A:  Curiosity, honesty, accuracy, and hard work. If you’re constantly curious, you’ll be always on the look-out for things you didn’t know before and that might amaze you – and more often than not, readers will be interested in the same things as well. Readers can also tell when you’re writing from the heart, and when you’re writing for effect, so honesty is important. Accuracy, especially in writing about technology, is all-important, because people need accurate information. And hard work.  


Q: You have authored so many best-selling books. Which four books are your favorites and for what reason?


A:  “How the Internet Works” is a favorite because it explains in clear detail virtually every aspect of the Internet – and does so with beautiful illustrations, and without talking down to the reader, and with in-depth, but easy-to-follow explanations. “How Wireless Works” does the same thing, but for wireless technologies. I’m always fiddling with hardware and customizing my PCs, so “How To Expand and Upgrade PCs” is a favorite — it shows anyone, regardless of expertise, how to do things such as add DVD drives and motherboards. And “How To Get More Out of Your PCs and Add-Ons,” which I co-authored rather than having written alone, I favor for the same reason.


Q: “How the Internet Works,” now in its 7th edition, is a national best-seller. It’s considered the best book of its kind explaining the Internet in crystal-clear language. Can you provide a few insights from the book?


A:  The most amazing thing about the Internet is that it’s based on much the same principles that mothers teach their young children — how to play well with others, and how to share. The very protocols that underlie the Internet are based on cooperation among different types of devices and computers, and the entire structure of the vast Internet are based on these very principles.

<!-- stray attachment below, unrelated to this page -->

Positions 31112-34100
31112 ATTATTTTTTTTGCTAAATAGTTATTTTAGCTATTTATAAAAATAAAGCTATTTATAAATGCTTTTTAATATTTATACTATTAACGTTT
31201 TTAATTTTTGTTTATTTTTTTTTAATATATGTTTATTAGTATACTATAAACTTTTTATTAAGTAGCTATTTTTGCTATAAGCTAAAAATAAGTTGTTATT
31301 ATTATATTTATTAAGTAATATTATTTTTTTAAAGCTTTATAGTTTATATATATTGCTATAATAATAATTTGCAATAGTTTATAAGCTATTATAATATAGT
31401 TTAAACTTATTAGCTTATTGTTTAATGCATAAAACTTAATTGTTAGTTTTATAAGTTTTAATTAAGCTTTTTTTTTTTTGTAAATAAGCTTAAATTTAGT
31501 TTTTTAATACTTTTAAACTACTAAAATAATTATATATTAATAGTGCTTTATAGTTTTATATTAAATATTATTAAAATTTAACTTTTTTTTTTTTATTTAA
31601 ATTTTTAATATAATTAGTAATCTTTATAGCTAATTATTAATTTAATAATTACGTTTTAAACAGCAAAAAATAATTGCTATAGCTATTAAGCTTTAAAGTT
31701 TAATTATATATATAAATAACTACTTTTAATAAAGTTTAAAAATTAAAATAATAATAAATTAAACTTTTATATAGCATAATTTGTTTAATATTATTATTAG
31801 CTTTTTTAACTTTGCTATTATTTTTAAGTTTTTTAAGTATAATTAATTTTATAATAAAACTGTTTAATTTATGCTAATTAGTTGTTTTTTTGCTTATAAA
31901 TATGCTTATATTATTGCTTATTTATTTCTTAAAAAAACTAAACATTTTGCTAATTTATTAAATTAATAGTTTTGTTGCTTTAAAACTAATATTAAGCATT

Q: From your experiences with this book series, do you have any tips about the writing process?


A:  Set a schedule, follow it, and never allow anything to interfere. Never wait for inspiration to strike; sit down at the keyboard even it feels like the words will never come. Find out your best working conditions — music or silence, morning or night-time — and follow them. Writing is hard work; if it was easy, everyone in the world would be a writer.


Q: Where is it all heading? What do you see as the major technologies in the future? How about predictions about their implementation? Who are the winners and losers?


A:  Grid computing, peer-to-peer technologies, always-on, high-speed wireless access, and Web services will be the future. Wherever you are, that’s where the Internet will be; and wireless access will be built into every consumer device you can imagine, including kitchen appliances. As always with the Internet, the winners will be those willing to make the leap into the unknown; the losers will be those who try to hold back technology because a new technology may eat into their existing “market share.”